Igor M. Filanovsky,

University of Alberta


Increasing the operating frequency of the DC-DC converter is a direct way of reducing the size of energy storage elements such as bulky capacitors and inductors, which usually dominate the overall converter size. The challenges arise when the converter operating frequency is increased into Very High Frequency (VHF) range from 30 MHz to 300 MHz; the conventional topologies become impractical. In the literature one can find the converter circuits suitable for operation in this frequency range. Some of them, for the lower end of the band, were breadboard prototyped, yet, their fully integrated realization, to the best of our knowledge, is not known yet.

The VHF converters may be loosely qualified as the circuits with self-oscillating resonant gate drivers. This driver is realized using a separate from load oscillating circuit. In our case the load and feedback circuits are combined using one integrated transformer. Usually an integrated coil is realized using the top metal layer of lowest resistivity.

The layers under this coil can be used to create a transformer secondary without any additional silicon area. The transformer parameters and layout were carefully investigated, and it happens that the high resistance of the secondary is only beneficial in our case: the secondary operates as open circuit, it does not introduce any load in the primary, the description of the circuit operation is simplified, and the oscillation frequency may be evaluated.

In the proposed converter the primary represents a “necessary” passive connection providing the path from the power supply to the capacitive load. The core of the system is the feedback loop. The feedback loop, besides of the secondary, includes a duty cycle detector and a pulse-shaping circuit. The output signals of the pulse-shaping circuit represent two in-phase rectangular pulses driving the gates of power transistors. As usual in the feedback systems, it is the feedback that determines such parameters as, for example, the system stability. For this reason we provide full calculation of signals in the duty cycle detector.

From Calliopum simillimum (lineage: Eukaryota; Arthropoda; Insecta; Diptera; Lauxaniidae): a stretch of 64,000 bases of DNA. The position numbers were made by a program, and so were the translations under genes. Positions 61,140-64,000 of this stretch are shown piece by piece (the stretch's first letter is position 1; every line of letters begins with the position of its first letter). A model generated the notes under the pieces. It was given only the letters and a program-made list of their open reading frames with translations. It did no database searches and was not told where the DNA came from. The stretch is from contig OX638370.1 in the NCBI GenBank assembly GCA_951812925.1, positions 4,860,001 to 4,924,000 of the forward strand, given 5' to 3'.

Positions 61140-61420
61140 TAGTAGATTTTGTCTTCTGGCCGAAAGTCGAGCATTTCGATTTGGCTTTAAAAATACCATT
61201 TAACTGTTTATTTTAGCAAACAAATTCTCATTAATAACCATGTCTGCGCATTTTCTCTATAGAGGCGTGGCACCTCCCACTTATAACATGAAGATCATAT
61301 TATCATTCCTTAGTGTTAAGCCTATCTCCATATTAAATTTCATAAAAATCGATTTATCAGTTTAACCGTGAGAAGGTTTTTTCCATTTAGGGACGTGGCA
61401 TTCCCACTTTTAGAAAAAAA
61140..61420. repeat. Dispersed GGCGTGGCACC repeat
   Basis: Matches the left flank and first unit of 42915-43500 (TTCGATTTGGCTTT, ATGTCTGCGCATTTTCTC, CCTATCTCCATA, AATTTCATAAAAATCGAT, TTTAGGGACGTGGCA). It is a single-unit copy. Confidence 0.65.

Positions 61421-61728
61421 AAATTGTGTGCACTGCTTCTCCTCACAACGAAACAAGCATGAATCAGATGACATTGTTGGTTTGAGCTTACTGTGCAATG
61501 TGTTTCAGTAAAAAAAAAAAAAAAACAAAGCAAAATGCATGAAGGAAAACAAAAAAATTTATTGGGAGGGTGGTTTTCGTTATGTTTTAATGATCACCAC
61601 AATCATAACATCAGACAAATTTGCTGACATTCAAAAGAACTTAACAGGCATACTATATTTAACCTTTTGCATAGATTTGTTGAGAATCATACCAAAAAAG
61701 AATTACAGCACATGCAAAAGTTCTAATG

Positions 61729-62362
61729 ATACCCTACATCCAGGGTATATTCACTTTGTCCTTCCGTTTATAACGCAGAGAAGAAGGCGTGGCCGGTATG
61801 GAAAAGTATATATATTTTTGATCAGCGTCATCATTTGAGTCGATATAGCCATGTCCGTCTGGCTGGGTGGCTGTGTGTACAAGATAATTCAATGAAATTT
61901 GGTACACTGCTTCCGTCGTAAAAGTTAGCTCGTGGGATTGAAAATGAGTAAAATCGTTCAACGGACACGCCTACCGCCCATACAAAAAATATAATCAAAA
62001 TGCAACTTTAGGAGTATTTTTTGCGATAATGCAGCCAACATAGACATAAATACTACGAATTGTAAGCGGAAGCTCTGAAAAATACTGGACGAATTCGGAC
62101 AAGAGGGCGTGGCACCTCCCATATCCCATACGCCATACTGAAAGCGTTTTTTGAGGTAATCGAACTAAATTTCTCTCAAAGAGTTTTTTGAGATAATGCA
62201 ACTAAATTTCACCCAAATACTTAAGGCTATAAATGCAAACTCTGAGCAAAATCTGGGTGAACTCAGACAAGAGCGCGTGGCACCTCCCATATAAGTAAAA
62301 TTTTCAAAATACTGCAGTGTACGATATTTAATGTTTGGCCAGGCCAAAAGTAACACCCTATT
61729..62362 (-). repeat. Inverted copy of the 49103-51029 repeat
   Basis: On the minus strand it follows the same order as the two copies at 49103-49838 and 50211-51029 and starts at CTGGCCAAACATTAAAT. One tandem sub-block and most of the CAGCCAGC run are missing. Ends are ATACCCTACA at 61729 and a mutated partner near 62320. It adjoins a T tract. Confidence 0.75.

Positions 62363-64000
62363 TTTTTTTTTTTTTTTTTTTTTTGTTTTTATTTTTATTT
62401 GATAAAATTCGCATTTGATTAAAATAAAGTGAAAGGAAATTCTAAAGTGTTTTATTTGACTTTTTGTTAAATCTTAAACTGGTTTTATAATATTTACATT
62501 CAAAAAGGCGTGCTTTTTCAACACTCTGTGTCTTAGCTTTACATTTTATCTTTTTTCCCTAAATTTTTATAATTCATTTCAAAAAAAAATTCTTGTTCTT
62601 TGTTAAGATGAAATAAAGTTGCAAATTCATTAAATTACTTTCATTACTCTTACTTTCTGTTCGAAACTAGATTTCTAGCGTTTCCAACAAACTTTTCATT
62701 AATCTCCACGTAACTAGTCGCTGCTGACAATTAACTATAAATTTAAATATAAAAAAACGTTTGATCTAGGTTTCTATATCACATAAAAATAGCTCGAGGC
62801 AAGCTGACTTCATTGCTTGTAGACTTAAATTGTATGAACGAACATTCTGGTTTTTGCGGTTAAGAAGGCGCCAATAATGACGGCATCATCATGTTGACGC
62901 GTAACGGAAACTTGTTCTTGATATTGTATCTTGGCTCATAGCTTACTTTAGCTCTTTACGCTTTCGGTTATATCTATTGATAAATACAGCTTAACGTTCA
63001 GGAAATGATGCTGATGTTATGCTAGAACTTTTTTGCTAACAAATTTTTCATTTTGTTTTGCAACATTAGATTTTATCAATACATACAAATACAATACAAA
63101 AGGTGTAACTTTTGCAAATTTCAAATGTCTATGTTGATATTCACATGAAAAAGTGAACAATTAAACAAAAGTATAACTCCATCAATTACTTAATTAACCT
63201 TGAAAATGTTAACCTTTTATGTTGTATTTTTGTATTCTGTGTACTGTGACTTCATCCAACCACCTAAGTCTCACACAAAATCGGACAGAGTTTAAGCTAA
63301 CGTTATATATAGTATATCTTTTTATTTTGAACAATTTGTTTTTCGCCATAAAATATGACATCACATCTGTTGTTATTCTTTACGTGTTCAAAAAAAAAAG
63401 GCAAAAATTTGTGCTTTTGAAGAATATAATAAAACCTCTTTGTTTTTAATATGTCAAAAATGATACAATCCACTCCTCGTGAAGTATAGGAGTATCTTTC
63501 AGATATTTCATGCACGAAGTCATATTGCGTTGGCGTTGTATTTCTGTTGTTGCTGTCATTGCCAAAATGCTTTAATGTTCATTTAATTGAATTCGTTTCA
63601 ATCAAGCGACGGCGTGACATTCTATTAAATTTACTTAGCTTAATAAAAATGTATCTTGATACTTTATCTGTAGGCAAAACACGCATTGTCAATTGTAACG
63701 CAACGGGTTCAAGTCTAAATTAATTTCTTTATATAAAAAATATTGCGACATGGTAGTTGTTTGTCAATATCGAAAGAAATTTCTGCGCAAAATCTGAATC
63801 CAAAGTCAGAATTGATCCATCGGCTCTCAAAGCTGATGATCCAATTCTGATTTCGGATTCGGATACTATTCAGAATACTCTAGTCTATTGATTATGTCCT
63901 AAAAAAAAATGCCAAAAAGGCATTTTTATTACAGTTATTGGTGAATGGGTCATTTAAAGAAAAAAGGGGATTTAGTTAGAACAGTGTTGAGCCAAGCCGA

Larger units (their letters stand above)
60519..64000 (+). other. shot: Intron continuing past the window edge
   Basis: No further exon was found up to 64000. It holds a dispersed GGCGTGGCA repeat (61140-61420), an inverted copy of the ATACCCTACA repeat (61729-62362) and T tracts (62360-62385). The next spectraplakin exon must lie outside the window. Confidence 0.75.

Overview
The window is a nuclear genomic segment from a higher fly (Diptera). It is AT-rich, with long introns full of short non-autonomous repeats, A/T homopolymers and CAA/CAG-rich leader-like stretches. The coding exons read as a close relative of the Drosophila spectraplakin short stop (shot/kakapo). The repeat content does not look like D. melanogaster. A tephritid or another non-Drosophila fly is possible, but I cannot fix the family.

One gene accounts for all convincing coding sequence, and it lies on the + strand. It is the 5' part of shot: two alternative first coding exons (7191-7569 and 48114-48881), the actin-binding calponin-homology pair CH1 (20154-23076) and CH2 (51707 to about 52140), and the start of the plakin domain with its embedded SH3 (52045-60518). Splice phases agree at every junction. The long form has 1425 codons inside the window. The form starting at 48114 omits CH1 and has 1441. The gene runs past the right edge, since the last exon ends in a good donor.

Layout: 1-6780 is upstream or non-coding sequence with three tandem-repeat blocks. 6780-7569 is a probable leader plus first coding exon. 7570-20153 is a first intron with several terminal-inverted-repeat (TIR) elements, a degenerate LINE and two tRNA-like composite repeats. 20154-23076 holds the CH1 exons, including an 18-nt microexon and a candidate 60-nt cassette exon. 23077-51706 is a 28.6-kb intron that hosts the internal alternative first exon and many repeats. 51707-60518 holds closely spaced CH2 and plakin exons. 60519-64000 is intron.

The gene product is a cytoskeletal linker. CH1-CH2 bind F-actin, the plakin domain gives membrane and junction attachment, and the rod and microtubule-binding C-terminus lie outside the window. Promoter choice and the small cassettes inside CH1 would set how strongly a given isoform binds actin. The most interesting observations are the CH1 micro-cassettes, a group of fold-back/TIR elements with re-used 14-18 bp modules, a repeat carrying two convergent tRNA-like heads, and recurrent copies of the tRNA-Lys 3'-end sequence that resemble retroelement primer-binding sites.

We describe the full circuit of the proposed converter and its operation principle. Then the detailed analysis of the signals in the duty cycle detector is given. The recommendations on smooth start-up of the converter power transient are provided. Then we describe the circuit layout. Finally, we discuss the obtained results and outline the direction of further investigation.


Igor M. Filanovsky received the M.Sc. degree in 1962 and the Ph.D. degree in 1968, both in electrical engineering from V. I. Ulianov (Lenin) Institute of Electrical Engineering, Leningrad, USSR. In 1976, he joined the University of Alberta, Canada, where he is currently a Professor Emeritus. Dr. I. M. Filanovsky is the author or coauthor of 9 books and about 300 journal and conference papers on circuit theory (theory of approximation, theory and technical applications of oscillations, strongly nonlinear oscillations), and applied microelectronics (analog electronic circuits, oscillators and multivibrators, signal-conditioning circuits for sensors). He has four patents on electronic circuits. His paper ”A 100 dB CMRR CMOS Operational Amplifier with Single-Supply Capability,” co-authors V. Ivanov and Junlin Zhou, obtained “The Best Paper Award” at the International Conference on Electronics, Circuits and Systems, ICECS2004, Tel-Aviv, Israel. Dr. I. M. Filanovsky is currently an Associated Editor of CTA.


Date: 2015-Nov-23     Time: 14:00:00     Room: 336

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